I loaned his other, more voluminous, book RapidDevelopment
to a project manager at a large Dutch insurance company. His only comment was: "Too many options" So I guess SteveMcConnell
felt the need companies have of decreeing a manageable set of directives that 'always apply'. When I'm up to my neck in the complexity of a project I like the conciseness of this book, though, and the checklists.
We all want some magical hero to run in and solve all our problems for us. However, in the real world, we may just have to make decisions and do work ourselves - that is, after all, why they pay us.
(Sorry about the tone, but I've been in a number of situations where our own management told me/us to stop working on a problem because "vendor X is going to come in and solve all these problems for us. Trust us; they said they'd fix it all." Often, they just take our money and make the problems worse. Face it: No rational 3rd party is going to take on your risk for you without being paid a premium. -- JeffGrigg)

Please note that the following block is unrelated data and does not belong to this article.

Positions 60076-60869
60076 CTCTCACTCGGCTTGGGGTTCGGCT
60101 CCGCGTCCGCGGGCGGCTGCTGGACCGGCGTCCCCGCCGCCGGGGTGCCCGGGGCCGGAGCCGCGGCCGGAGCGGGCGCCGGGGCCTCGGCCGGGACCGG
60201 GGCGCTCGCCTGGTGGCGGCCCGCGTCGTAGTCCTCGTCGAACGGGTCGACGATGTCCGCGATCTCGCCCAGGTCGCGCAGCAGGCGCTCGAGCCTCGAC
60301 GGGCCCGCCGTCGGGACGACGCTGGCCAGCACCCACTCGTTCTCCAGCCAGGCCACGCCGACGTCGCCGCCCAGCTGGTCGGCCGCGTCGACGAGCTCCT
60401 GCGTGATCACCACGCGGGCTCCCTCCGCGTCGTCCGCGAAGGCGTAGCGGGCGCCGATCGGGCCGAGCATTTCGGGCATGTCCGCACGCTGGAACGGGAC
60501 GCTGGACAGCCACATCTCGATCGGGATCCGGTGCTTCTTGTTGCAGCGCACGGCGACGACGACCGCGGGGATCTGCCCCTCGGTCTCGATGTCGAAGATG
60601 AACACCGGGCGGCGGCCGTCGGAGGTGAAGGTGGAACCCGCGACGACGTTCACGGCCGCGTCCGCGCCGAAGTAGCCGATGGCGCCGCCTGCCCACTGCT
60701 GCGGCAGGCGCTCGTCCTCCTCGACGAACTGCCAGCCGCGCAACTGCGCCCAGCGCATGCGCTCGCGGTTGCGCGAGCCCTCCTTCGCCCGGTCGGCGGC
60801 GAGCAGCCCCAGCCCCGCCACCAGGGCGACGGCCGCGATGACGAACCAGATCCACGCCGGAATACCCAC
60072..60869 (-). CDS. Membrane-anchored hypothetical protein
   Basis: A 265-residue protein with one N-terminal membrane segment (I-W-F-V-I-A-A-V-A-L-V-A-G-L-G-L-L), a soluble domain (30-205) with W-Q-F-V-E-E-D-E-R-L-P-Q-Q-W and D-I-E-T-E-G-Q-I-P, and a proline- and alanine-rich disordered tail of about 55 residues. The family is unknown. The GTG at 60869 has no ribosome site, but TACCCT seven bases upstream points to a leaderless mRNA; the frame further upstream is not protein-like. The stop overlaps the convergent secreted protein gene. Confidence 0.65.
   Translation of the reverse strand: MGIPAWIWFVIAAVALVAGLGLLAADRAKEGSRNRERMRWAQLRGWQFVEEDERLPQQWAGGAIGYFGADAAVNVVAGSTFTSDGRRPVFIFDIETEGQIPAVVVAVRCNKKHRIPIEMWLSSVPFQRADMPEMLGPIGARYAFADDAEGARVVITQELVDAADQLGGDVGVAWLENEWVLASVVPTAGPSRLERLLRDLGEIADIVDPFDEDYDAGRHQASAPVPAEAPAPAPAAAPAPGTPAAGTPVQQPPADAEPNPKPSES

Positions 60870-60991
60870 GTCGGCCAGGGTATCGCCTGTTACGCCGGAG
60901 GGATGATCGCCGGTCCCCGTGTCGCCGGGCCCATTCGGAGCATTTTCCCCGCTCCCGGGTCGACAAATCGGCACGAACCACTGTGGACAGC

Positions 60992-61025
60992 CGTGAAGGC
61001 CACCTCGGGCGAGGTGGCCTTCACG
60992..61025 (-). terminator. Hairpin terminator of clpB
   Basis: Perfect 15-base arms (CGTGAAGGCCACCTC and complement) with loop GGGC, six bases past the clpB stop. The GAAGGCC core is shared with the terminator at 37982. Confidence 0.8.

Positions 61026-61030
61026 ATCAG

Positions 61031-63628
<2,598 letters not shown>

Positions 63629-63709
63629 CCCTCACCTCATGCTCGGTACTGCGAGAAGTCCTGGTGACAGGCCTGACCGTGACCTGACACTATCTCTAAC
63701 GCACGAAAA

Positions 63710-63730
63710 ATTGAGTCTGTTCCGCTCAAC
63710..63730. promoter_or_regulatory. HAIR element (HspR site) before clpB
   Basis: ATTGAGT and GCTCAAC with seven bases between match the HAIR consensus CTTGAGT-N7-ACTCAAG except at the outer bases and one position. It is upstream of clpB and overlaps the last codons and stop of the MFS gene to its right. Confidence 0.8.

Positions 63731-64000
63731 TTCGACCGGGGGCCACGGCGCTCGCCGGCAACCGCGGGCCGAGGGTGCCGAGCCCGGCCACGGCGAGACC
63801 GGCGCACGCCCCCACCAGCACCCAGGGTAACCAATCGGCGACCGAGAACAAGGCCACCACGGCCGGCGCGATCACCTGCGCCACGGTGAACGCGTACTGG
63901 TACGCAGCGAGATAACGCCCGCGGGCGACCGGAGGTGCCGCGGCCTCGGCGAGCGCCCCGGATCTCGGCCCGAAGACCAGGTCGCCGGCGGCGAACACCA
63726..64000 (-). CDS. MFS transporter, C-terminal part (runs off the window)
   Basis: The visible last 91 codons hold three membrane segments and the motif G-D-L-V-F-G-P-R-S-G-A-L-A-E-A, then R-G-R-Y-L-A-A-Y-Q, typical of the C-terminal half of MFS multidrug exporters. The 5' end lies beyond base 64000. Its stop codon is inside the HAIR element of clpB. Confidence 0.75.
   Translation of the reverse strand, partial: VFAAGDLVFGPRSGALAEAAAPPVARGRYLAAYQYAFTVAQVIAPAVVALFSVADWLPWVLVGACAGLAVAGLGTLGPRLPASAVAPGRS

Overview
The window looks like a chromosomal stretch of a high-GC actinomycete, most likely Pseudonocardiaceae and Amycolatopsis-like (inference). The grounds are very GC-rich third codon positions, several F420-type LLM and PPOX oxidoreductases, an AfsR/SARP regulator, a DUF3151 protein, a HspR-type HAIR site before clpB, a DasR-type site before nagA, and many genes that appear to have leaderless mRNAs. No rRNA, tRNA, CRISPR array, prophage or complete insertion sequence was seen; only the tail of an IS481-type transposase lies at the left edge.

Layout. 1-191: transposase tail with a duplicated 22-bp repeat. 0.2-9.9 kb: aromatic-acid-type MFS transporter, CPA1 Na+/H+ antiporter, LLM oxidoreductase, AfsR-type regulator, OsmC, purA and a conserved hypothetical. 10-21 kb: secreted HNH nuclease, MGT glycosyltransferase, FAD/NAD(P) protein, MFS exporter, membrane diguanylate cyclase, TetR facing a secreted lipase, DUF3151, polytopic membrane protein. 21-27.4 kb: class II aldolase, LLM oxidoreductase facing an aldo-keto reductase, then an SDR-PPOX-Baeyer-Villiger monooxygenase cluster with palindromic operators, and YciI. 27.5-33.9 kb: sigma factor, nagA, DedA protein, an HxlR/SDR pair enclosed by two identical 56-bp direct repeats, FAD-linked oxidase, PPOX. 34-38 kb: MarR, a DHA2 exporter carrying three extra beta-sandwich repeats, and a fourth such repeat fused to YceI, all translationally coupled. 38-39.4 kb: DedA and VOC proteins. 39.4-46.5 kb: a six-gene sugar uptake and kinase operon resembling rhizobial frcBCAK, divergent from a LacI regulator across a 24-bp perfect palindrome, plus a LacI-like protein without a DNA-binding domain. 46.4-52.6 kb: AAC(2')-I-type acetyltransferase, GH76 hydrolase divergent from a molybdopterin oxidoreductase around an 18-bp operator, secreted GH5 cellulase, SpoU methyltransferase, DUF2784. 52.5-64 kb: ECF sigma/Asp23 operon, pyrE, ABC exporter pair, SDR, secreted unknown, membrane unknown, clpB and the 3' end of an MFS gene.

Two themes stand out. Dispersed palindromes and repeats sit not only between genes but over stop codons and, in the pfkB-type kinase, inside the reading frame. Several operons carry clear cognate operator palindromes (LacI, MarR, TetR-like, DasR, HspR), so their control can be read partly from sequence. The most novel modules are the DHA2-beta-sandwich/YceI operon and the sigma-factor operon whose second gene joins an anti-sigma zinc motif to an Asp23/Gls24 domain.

(Should that be "Rational" with a capital R?)
Jeff, have you read the book? From that comment, I assume not. I think he makes a good argument for why the practices in the book are good ones, and also makes it clear that they won't always be appropriate. Sure, we have to think for ourselves - but that doesn't mean we can't base our decisions on what has worked for others.
From my experience, many projects I have worked on would have been improved by adopting something like the practices of the SoftwareProjectSurvivalGuide
(and probably improved further by someone deciding on better practices, but any improvement would have been welcome).
See also RapidDevelopment
, "the other book."